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Maple Bedroom Furniture with a Danish Oil Finish

Woodworking: Fine Maple Furniture

These are the first pieces of furniture I have ever made (except a rickety shelving system I made when I was about 12 -Best forgotten about).  They are special in that the wood they are made from grew in our back garden.  When we moved into our new home, there was a 100'+ tall maple tree leaning over the house.  I decided that, although it was healthy, it was dangerous to leave it standing.  It seemed a shame to cut it all up for firewood.  As a result the main trunk was milled and air dried.  When the wood was dry, I began the process of building a wood working shop.  In the first 6 month I only managed to create sawdust.  As I learned to work with wood (I had worked with metal, in manufacturing custom machinery in the past -This was very different) I created a design for a bedside table.  This design became my fist project.  The patterns you can see in the wood is referred to as 'figuring'. 

The second project was a lot more ambitious.  The blanket chest was created using a commercially available design.  I did this because I had found a design I liked and I learned that I need more experience thinking in 3 dimensions before designing such a complex item.

June 2002

The latest project is a chest of drawers.  As I needed to complete this project relatively quickly I saved time by creating a carcass out of maple veneered ply wood.  I then used my own maple to build the top, the moldings, drawer fronts and feet.  I decided to make this piece quite different in look as well as construction.  I used a walnut stain on some of the moldings and feet to enhance to look.  The feet for this project are solid maple that was hand planed to create the curved profile.

Detail of foot


Jan 2003

I have completed a couple more small projects since my last posting. The first was a babies change table that I built for a friend. This project was straight forward. I did create it in such a way that it can be collapsed when not in use, or used on top of a counter top.


The second project has brought me to a new area of wood work, inlays. The bathroom cabinet doors have a walnut inlay that run around the outside of the doors. This worked really well, as I was able to plane the wood afterwords. This resulted in an excellent finished surface. I also decided to add some detail in the construction of the doors by using a walnut dovetail pins to lock the corners of the doors into place.


This is the last project that I will get to complete in my present workshop. It is a bench seat with a hinged seat for storage. It was built with a specific purpose for our bedroom. Unfortunately a few weeks before it was completed we found a new house and the original need for this piece may no longer exist. The seat is made entirely of the home grown maple (except for the chest base and back panel). The variation in color is due primarily to grain direction. Due to how well the walnut has worked with the maple in other pieces I used walnut to plug the screw holes in the side posts. Screws were used due to the complexity of assembly and size of the seat. The screws allowed me to glue the seat up in 2 steps as well as being able to do test assemblies.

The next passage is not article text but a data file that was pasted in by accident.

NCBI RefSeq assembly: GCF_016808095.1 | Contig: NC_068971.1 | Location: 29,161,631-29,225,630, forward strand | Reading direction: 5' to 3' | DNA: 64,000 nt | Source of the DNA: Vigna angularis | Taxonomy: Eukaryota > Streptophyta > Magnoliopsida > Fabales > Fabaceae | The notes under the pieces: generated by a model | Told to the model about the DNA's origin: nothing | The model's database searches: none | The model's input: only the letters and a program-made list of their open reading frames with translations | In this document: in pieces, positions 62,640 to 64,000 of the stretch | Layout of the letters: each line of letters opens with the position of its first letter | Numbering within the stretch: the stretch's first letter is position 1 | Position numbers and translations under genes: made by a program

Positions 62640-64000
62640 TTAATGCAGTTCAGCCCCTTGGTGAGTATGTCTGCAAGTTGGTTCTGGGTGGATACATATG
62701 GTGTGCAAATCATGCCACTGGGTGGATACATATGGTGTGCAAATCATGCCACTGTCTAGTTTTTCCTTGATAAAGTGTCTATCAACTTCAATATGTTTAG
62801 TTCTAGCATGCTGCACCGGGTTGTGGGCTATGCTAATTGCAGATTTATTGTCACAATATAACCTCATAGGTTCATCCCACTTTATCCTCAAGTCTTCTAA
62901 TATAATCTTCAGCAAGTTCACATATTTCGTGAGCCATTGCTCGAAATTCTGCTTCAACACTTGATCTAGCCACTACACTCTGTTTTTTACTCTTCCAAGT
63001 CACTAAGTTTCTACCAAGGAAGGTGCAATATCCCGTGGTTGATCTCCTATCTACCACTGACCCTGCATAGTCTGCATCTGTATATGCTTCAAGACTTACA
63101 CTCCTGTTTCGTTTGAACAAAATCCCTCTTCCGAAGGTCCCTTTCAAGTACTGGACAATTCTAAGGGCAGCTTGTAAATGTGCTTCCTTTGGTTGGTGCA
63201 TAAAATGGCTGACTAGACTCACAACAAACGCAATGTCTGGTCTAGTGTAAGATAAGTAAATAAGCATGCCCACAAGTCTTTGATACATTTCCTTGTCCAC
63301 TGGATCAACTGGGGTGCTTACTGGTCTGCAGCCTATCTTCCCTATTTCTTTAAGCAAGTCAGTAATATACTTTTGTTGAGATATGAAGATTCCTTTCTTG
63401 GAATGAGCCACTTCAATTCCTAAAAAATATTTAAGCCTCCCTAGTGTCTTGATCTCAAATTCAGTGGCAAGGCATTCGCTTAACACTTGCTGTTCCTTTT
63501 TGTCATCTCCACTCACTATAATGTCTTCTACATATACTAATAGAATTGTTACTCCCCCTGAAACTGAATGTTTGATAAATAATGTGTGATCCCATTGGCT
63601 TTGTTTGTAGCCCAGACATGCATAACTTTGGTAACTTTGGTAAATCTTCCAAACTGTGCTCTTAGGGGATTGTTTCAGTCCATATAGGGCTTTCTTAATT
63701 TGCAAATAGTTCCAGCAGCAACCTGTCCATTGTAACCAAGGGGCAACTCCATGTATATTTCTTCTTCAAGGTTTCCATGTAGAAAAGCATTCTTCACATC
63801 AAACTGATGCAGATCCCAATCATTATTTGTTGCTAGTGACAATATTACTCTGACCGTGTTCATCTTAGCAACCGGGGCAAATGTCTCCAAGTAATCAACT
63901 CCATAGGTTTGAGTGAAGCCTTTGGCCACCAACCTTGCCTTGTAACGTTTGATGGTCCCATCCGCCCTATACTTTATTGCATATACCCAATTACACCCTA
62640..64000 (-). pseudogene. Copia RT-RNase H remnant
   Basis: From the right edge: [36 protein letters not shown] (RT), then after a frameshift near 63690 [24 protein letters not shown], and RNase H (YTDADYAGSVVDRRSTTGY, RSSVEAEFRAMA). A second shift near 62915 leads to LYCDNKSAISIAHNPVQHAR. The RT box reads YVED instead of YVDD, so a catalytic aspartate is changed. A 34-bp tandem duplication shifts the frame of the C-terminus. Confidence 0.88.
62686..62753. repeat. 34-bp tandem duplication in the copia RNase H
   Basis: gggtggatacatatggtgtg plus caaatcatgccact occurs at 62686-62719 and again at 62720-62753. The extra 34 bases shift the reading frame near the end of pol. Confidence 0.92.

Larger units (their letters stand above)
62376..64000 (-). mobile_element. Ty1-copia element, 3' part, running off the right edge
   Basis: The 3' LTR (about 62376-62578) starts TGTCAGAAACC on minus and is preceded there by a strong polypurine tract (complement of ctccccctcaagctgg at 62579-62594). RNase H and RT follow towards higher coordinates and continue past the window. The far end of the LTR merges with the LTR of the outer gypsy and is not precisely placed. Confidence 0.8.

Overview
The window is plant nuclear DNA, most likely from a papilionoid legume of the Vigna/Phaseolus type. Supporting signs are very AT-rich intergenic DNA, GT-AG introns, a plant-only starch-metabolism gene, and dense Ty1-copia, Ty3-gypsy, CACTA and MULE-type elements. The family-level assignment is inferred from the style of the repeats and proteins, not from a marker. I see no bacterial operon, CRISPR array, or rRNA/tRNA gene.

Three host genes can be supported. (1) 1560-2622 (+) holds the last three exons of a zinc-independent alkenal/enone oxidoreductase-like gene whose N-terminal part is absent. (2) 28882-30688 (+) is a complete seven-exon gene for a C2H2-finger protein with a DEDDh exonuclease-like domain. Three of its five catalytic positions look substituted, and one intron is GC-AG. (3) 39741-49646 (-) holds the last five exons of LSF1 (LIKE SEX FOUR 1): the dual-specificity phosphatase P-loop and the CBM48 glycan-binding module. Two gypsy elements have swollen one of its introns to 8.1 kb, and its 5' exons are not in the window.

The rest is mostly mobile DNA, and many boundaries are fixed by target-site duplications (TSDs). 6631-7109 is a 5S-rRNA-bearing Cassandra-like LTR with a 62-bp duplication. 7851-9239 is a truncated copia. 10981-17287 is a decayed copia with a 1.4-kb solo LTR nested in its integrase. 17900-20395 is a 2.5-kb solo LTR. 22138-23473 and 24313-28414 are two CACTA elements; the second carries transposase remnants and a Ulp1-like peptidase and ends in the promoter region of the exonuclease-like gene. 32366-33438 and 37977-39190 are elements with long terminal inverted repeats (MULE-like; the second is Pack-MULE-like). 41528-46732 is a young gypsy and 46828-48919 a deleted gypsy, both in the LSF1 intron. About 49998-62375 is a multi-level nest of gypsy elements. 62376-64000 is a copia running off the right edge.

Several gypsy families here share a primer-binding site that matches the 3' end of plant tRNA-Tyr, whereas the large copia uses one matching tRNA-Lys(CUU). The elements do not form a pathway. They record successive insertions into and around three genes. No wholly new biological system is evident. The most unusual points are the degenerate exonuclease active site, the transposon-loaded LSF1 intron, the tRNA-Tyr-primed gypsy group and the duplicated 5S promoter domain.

So what have I done since we moved?Iíve had no time to do any fine furniture.The projects that Iíve done are more utilitarian in nature.Media shelves for the family room entertainment center and bookcases for my sonís bedroom.These pieces where all may from engineered pine board and designed to take a beating.The main reason for not having the opportunity to tackle any new fine furniture projects is our new house was not as described in the advertisement.Amongst other problems the basement turned into a swimming pool once a year (the previous owner and realtor did not think this was significant issue, so did not mention it!).As a result I have had to turn my skill to construction projects.

We now have a very nice basement office and media room (at least itís wired for a media room although the hardware is yet to be installed).When designing the new basement I wanted to make the best use of the available space.The first step was to open it up in to one large room.This meant we did not need to waste space with a hallway.I also created 4 two foot openings in one wall that lead into the crawl space.Two of these openings now house sliding bookcases.One is a sliding media and computer cabinet and the last is a doorway for crawl space access.

When designing the sliding bookcases I calculated that their weight could be up to Ĺ ton when full (always new computer books where heavy!).The sliding bookcases therefore needed to be very strong and well anchored.I was able to locate drawer sliders that can hold up to Ĺ ton weights and travelled the desired 4 foot.As far as anchoring the bookcases was concerned, I ran vertical supports from the runner support beams to the ceiling.This allows the house to act as a counter weight.


Drawer Openings

This is the wall where the openings where created.

Drawer Construction

This is a view of the drawer base and heavy duty sliders that were used.

Drawer Installation

This was taken during the installation phase.The drawer cabinets had to be built in situ.

Office Desk

As well as the drawers I built a custom desk to maximize the use of the office space available.

Finished Drawers Closed.jpg

This is the finished product with the drawers all closed.

Finished Drawers Open

When a draw is opened it reveals the bookcase (it is double sided).

Now that the worst of the house issues have been dealt with hopefully Iíll get a chance to create some more unique fine furniture.

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